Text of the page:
There exists a concept called Minimum Viable Product’. The intent is to find the least amount you can do that will be sell-able, and get that done as quickly as you can. The idea is to do what is needed, but not more, so that you can start gaining traction before others do. You later go back and fill in the areas that are not part of that absolute minimum. But what of security? Is there a Minimum Viable Secure Product?
Many would argue that constraints like ‘security’ get cut or ignored here (since the MVP tends to be feature-focused, value-focused). So, a few folks got together and defined what the “Minimum Viable Secure Product” would be.
They define a few categories: Business Controls, Application Design Controls, Application Implementation Controls, Operational Controls. I would spoil the content (check it out here), but a few specific areas warmed my heart:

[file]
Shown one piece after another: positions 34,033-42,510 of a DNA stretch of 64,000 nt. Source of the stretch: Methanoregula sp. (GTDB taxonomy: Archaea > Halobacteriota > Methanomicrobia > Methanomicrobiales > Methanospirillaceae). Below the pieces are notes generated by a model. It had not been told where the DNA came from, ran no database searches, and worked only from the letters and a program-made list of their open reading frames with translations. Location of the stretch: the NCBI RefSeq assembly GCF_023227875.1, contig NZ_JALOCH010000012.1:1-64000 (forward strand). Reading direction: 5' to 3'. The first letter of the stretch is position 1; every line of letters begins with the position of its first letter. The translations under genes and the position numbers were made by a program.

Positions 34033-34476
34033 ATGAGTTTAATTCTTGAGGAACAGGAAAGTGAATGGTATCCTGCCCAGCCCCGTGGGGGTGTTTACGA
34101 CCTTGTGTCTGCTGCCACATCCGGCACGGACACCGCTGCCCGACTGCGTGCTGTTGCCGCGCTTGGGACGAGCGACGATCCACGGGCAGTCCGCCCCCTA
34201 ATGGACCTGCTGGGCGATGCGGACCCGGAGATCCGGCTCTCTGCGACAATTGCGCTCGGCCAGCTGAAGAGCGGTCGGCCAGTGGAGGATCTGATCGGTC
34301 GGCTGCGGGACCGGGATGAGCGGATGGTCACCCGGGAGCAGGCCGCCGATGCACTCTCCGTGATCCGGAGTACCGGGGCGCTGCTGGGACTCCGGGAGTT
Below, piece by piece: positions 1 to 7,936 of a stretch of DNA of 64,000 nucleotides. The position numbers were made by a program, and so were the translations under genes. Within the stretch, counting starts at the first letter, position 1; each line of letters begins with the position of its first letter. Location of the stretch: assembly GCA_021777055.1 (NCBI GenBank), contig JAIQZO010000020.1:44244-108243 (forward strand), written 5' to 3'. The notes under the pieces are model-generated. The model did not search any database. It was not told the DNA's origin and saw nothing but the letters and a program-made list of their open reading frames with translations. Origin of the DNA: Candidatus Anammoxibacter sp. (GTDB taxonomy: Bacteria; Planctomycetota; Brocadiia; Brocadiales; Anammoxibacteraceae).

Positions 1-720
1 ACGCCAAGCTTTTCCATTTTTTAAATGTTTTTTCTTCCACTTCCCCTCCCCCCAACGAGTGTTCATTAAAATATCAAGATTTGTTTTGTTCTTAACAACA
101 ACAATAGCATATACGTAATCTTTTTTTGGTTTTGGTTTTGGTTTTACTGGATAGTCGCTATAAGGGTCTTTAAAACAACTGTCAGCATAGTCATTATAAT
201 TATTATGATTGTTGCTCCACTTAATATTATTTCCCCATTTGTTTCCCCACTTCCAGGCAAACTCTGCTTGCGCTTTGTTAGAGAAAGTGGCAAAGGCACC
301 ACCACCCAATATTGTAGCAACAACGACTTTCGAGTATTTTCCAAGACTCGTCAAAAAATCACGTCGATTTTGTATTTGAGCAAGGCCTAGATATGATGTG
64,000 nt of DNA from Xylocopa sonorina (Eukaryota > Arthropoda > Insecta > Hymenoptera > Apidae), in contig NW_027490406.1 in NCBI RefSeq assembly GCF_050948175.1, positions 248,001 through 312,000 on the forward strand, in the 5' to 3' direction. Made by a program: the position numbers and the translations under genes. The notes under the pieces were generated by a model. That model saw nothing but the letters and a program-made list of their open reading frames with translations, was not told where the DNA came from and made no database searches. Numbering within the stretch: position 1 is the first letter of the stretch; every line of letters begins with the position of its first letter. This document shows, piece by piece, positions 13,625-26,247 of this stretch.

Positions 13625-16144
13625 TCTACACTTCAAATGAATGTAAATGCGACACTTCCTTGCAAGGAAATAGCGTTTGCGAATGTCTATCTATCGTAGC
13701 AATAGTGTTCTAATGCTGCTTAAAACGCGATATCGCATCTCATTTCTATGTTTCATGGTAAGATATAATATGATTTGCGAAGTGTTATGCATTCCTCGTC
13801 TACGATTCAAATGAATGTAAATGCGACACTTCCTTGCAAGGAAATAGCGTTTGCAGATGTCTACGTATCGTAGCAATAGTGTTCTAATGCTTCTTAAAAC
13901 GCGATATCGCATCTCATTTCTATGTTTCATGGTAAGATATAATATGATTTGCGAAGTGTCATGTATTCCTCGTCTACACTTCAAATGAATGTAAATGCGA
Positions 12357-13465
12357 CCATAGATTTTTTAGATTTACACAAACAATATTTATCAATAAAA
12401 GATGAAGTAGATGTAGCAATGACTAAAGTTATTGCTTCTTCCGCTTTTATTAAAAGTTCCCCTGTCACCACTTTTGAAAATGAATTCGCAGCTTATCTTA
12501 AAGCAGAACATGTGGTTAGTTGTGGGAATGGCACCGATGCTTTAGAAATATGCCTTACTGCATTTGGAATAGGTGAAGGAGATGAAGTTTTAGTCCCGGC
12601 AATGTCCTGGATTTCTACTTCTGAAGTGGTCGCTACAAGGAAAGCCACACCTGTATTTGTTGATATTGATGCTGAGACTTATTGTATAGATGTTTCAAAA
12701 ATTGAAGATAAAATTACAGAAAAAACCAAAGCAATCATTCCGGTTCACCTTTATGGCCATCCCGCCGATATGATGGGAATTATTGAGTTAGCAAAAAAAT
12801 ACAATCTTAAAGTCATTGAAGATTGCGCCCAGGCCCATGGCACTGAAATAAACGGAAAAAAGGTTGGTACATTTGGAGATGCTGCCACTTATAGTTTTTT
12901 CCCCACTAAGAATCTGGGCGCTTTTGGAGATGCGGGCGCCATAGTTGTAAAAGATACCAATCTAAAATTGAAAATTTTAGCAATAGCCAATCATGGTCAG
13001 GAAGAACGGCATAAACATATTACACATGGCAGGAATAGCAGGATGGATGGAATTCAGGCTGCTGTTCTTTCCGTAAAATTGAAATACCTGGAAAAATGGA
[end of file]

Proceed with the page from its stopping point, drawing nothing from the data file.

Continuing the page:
- Content Security Policy: Set a minimally permissive Content Security Policy
- Single Sign On: Implement single sign-on using modern and industry standard protocols
One thing they missed… They suggest single-sign-on (and you should read this as OpenID Connect), but they allow for password authentication. And, here they miss multi-factor authentication as a requirement. So i’m conflicted. I think the Minimum Viable Secure Product should *not* allow local authentication at all (neither a first or a second factor), relying solely on a shared identity provider. But, if they do allow it, it for sure should require a second factor. Hmm.
Want to know more about Content Security Policy? See my video.